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Edited by Kenneth G. Zysk

In The Indian System of Human Marks, Zysk offers a literary history of the Indian system of knowledge, which details divination by means of the marks on the bodies of both men and women. In addition to a historical analysis, the work includes texts and translations of the earliest treatises in Sanskrit. This is followed by a detailed philological analysis of the texts and annotations to the translations.
The history follows the Indian system’s evolution from its roots in ancient Mesopotamian collections of omen on the human body to modern-day practice in Rajasthan in the north and Tamilnadu in the south. A special feature of the book is Zysk’s edition and translation of the earliest textual collection of the system in the Gargīyajyotiṣa from the 1st century CE. The system of human marks is one of the few Indian textual sources that links ancient India with the antique cultures of Mesopotamia and Greece.

A Turkic Medical Treatise from Islamic Central Asia

A Critical Edition of a Seventeenth-Century Chagatay Work by Subḥān Qulï Khan

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László Karoly

This is the first serious study on seventeenth-century Central Asian medicine that provides a major resource for the linguistic and cultural history of Central Asia. The richly annotated English translation makes the edition useful for readers without special knowledge on medical history and Turkic studies.
The author offers a critical edition of a seventeenth-century Central Asian medical treatise written by Sayyid Subḥān Qulï Muḥammad Bahādur khan in the Chagatay language.The edition includes a detailed introduction, a transcription of the original text for philological purposes, an annotated English translation, complete lexica of vocabulary, herbs and plants, minerals and chemicals, diseases and related terms, measures and units, personal names and Qur’ānic verses, and finally two manuscripts in facsimile.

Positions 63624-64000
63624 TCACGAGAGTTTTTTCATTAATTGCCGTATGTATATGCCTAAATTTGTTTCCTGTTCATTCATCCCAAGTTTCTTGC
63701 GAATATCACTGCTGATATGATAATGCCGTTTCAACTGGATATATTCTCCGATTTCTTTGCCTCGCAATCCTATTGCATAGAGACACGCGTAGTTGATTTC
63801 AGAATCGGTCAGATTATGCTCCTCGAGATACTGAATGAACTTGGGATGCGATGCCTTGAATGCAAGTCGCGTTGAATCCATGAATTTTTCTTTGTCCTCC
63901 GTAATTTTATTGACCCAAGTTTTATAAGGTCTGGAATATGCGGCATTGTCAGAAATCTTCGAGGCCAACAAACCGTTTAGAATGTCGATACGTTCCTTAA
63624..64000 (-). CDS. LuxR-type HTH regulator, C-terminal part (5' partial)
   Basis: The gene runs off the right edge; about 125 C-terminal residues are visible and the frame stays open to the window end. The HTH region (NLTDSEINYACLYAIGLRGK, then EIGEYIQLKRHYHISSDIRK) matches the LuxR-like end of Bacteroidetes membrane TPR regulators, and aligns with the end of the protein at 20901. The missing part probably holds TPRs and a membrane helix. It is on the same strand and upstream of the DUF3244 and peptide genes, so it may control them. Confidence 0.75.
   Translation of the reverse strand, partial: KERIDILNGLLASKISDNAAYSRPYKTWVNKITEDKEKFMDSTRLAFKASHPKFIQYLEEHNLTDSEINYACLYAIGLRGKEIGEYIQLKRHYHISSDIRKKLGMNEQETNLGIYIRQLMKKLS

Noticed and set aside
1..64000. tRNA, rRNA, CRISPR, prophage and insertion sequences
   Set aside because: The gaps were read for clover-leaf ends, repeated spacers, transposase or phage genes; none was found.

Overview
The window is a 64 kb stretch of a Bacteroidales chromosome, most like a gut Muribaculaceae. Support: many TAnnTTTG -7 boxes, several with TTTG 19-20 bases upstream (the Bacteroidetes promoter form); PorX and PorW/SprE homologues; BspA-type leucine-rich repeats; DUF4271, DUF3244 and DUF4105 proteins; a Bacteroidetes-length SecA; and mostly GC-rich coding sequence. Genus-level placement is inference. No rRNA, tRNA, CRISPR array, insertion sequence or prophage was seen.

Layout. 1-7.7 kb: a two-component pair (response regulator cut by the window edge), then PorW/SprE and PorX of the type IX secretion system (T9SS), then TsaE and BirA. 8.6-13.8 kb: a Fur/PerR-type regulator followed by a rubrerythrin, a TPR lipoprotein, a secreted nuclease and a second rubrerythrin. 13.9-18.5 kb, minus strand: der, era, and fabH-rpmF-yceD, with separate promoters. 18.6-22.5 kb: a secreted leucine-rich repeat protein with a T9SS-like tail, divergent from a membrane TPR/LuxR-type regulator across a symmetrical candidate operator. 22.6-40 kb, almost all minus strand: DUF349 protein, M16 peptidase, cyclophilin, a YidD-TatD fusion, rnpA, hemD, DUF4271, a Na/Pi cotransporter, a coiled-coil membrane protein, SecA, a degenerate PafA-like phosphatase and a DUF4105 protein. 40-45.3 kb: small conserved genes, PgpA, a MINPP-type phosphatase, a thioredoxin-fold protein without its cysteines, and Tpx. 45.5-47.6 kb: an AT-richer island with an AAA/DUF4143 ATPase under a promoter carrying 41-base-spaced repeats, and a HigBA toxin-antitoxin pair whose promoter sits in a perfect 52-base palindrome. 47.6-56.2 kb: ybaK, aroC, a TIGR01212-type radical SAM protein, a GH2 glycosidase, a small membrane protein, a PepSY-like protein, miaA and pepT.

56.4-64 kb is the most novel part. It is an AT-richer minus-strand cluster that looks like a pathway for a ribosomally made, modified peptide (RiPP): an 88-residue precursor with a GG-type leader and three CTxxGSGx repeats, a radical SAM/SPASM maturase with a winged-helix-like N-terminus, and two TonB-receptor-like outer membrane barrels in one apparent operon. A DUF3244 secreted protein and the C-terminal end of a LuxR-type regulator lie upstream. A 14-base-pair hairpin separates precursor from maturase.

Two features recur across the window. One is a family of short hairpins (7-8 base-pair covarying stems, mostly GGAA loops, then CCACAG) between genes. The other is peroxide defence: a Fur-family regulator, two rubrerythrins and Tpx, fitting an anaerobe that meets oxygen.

Les Alchandreana primitifs

Étude sur les plus anciens traités astrologiques latins d'origine arabe (Xe siècle)

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David Juste

It is well known that medieval Europe owes most of its scientific learning to the translations of Arabic treatises made in the twelfth and thirteenth centuries. The earliest Arabic infiltrations in Latin science are however much older. They can be traced back to the tenth century and to the making, in Catalonia, of a large corpus of astrological treatises: the Alchandreana. Based mainly on Arabic sources, but also on Hebrew and Latin sources, the Alchandreana constitute an exceptional testimony of cross-cultural exchanges between Christian, Arabic and Jewish scholars before the turn of the first millenium. This book offers a historical study, a technical analysis and a critical edition of the whole corpus.

Brill's Texts and Sources in Intellectual History, vol. 2